Sunday, 4 January 2015

Salford conference: “I’ll See You Again in 25 Years: The Return of Twin Peaks and Generations of Cult TV”

Call for Papers

“I’ll See You Again in 25 Years: The Return of Twin Peaks and Generations of Cult TV”

A two-day international conference.

School of Arts and Media, University of Salford, UK

21st- - 22nd May 2015

Confirmed keynote speakers:

· Professor David Lavery (Middle Tennessee State University, USA)

· Cristina Alvarez (Barcelona based independent video artist)

· Dr Adrian Martin (Monash University, Australia)

Proposals are invited for a two-day international conference on the return of the popular cult television series Twin Peaks. The conference presents a timely reconsideration of the critically acclaimed programme with the announcement of its return to television after a twenty five year hiatus. In the meantime, cultures of television production, circulation and viewer practices have changed dramatically; the US cable sector in this period becoming the primary site for a model of auteur-driven, big-budget offbeat serial drama that Twin Peaks served as prototype for, with this trend underpinning Showtime’s recommissioning of this series of broadcast network origin. But alongside such transformation, the cultural prominence of this landmark programme has endured, as the considerable enthusiasm among critics and fans for the series’ return demonstrates.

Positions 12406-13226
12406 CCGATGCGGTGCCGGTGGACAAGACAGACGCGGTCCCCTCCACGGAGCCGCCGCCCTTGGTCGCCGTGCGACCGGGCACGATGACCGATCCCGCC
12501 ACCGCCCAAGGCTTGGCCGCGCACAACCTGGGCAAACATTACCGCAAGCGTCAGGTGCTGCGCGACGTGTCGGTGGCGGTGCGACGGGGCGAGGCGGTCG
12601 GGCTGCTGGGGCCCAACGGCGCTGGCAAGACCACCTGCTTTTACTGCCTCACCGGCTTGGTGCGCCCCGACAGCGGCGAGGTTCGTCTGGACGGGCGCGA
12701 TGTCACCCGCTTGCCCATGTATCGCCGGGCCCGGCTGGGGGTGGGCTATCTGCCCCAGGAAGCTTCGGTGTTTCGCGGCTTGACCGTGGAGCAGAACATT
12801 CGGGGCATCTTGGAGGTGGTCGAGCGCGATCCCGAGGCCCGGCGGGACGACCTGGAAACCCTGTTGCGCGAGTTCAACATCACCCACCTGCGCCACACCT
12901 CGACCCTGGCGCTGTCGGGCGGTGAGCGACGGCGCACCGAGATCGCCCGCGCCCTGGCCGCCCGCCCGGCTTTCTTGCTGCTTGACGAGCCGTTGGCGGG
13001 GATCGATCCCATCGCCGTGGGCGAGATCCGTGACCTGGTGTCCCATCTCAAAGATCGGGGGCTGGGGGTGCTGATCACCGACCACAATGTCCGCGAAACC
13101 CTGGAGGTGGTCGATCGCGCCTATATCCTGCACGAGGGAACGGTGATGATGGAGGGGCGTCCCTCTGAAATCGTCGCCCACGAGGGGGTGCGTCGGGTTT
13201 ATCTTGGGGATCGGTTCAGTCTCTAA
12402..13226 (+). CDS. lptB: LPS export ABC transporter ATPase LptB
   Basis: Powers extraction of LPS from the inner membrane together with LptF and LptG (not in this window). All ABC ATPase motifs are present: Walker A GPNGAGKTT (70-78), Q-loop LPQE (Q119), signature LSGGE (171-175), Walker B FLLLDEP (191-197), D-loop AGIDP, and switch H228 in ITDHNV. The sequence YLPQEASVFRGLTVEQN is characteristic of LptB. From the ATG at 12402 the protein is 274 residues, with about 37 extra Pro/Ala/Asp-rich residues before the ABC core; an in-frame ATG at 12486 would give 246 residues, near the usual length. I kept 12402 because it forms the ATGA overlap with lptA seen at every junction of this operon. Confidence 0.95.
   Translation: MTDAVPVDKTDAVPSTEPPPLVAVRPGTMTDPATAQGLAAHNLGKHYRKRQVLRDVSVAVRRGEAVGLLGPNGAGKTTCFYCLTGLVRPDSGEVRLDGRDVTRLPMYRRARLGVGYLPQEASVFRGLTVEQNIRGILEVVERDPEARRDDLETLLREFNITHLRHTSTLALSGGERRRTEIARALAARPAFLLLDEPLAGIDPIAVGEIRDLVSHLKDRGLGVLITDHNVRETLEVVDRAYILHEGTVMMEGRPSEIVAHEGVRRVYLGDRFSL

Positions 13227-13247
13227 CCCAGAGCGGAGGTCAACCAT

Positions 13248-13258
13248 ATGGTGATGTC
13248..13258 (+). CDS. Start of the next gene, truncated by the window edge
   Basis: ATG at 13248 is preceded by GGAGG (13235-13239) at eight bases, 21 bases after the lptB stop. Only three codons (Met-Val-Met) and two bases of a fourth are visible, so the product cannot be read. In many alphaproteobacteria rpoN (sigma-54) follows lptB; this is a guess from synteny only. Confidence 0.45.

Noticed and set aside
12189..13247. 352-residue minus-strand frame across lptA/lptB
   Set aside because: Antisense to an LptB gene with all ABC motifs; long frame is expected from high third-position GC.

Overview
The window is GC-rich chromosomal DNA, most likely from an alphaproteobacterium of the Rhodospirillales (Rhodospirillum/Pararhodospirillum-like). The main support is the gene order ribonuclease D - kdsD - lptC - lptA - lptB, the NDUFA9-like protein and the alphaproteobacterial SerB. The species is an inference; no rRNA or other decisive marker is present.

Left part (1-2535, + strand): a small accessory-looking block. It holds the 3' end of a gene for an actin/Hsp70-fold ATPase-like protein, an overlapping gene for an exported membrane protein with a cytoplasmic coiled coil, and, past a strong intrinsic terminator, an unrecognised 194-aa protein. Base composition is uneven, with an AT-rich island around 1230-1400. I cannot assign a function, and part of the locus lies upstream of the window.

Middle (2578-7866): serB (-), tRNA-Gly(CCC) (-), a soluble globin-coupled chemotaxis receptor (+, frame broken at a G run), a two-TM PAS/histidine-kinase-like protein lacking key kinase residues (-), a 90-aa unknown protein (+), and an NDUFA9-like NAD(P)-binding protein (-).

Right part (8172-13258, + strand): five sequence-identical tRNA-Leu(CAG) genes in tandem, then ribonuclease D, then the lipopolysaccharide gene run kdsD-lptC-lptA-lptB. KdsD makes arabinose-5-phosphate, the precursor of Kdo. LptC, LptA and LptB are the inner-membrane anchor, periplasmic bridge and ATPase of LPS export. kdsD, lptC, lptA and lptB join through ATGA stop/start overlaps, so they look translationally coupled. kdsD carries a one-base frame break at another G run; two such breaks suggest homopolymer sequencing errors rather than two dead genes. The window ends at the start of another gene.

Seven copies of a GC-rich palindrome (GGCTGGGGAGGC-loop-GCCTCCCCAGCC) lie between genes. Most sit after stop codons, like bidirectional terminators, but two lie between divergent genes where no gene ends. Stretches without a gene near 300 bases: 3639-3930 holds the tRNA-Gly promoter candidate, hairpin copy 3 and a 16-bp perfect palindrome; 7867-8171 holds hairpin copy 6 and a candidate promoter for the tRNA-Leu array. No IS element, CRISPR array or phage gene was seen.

This conference seeks to address the issue of Twin Peaks’ significant influence and lasting appeal from a number of multi-disciplinary perspectives. We welcome proposals from scholars in the fields of cultural studies, television studies, film studies, visual arts, popular music studies, sound studies performance studies, digital and social media and related disciplines.

Proposals are invited on (but not limited to) the following topics:

Twin Peaks and fandom

Twin Peaks and generations of cult television

Music and sound design in Twin Peaks

Set design and visual style

The use and subversion of the crime and melodrama genres

Feminism and gender relations

Seriality in Twin Peaks and contemporary television

Camp performance styles in Twin Peaks

David Lynch and televisual auteurism

Twin Peaks and social media

Generations of quality television

Intertextuality between television, film and literature

Comic and melodramatic performance styles

Film and television convergence

Twin Peaks and the contemporary television industry

Deadline for abstracts: 31st January 2015

300 word abstracts plus a 100 word biography should be sent to the conference organisers:

Kirsty Fairclough-Isaacs

Michael Goddard

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